- There is a very high skill discrepancy between members. Being the mostly self-taught activity computer science is, the skill discrepancies between members is very large. One group of people, a smaller group, is the group of people who can program well. A larger group is a group of people who cannot program. There aren’t many people in-between. Thus, depending on which group predominates at a meeting, we discuss difficult computer science problems or we teach programming basics. This is a problem because teaching programming basics would bore those that can already program, and discussing problems would confuse those that could not program. There is no ‘middle ground’ between the two groups like discussing simple computer science problems: that would be unbeneficial to everyone.
- There is little dedication in most members. People decide not to come because they have homework, they’re tired or hungry, or they just forget. This is probably a problem for every school club, while the previous two only really applied to the computer science club. So I don’t have much to say about this.
- I failed at adequately advertising the club. Although I advertised my club on Facebook and requested club meetings to be announced on the school bulletin and put up a poster, most people in the school probably don’t know the club exists. As of now it’s still considered ‘unofficial’ as neither the principals nor the student council know that the club exists.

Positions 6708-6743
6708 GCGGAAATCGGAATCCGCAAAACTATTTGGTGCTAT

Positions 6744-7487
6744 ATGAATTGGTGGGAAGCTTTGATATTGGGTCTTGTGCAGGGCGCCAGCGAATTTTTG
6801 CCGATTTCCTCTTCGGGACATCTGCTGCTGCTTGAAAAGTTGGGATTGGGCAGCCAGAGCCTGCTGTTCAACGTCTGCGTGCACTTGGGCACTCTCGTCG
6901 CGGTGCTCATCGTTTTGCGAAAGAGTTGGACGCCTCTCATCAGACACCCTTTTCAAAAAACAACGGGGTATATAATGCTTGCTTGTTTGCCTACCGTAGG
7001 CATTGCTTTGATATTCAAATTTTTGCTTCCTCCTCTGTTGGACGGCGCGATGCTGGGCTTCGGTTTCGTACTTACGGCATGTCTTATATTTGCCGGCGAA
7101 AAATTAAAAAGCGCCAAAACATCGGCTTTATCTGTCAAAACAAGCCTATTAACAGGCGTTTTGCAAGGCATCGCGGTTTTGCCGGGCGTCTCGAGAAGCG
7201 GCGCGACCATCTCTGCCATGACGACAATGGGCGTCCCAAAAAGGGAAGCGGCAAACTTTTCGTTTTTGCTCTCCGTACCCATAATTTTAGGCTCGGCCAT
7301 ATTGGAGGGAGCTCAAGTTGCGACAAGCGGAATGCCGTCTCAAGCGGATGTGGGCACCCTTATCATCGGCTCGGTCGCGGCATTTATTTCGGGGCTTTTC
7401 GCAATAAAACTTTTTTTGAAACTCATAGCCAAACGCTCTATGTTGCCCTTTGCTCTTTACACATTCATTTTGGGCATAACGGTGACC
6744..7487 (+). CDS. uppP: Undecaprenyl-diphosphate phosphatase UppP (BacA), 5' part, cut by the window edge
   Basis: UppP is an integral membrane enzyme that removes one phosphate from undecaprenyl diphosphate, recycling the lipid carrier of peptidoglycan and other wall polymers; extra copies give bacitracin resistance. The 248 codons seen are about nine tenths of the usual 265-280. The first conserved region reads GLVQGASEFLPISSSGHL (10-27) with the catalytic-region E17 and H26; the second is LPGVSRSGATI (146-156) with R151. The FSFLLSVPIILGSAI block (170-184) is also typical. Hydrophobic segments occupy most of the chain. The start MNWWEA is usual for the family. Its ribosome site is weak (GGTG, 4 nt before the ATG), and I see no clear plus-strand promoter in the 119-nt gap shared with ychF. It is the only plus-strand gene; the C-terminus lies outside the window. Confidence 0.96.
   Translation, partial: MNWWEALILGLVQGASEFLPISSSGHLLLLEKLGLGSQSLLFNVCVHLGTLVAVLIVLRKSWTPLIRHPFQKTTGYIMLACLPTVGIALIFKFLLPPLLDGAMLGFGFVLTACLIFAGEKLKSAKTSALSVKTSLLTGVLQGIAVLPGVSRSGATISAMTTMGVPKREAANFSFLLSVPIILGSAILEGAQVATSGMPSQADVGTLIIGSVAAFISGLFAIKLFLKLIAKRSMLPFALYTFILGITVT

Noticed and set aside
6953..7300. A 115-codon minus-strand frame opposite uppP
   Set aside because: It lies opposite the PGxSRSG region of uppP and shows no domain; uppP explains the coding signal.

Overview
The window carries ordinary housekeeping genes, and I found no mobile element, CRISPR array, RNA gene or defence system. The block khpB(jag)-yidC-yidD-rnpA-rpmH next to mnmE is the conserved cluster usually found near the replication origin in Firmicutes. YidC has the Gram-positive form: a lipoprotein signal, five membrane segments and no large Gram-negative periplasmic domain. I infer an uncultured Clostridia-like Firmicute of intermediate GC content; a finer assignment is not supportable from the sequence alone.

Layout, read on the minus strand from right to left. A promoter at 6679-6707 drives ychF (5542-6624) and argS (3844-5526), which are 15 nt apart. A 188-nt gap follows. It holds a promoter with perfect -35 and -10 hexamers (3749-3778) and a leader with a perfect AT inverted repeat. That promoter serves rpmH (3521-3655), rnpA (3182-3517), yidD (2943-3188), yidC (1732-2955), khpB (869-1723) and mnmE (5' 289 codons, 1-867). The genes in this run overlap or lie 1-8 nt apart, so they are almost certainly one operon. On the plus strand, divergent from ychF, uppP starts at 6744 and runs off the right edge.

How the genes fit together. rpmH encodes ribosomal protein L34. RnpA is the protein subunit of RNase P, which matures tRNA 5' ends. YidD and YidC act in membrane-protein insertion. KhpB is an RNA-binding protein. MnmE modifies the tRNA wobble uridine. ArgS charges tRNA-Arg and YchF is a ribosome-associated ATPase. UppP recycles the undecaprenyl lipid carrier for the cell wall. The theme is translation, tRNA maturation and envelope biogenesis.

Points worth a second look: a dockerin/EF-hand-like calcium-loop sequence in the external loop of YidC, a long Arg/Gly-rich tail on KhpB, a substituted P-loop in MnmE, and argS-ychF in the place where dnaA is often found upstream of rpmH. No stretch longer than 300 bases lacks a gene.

Or perhaps there is just not enough interest in computer science in my school, as just five people wrote the CCC in February, and a handful of people show up to write a math contest.
Thoughts on Robotics
Since it’s been suggested that I incorporate robotics into the club in the future, I’d give my thoughts on that here as well.
The robotics club would build robots for competitions (WorldSkills and others which I don’t remember). Quite a lot of money is required for equipment, and this money is available (in comparison to computer science which can be done for free).
My biggest problem with robotics is that robotics has very little to do with computer science. Both involve some degree of programming, but that aside they are completely different. Thus, my knowledge and experience in computer science would be irrelevant for robotics, and there’s no reason I should lead a robotics club. Also because of this, the idea of combining computer science and robotics is absurd.
If there’s going to be a robotics club next year, it’s going to be very different from the computer science club. We’re predicting that a considerable amount of fundraising would be necessary to pay for the competitions. This has mixed outcomes. For one thing, there would be better dedication in members, and individuals would be more motivated to come since so much money is on the line. On the other hand, the entry barrier would be even higher: it would be very difficult if not downright impossible to join the club after it has started.
I still don’t know whether to re-attempt the computer science club next year, or attempt starting a different club, or not attempt to start anything at all.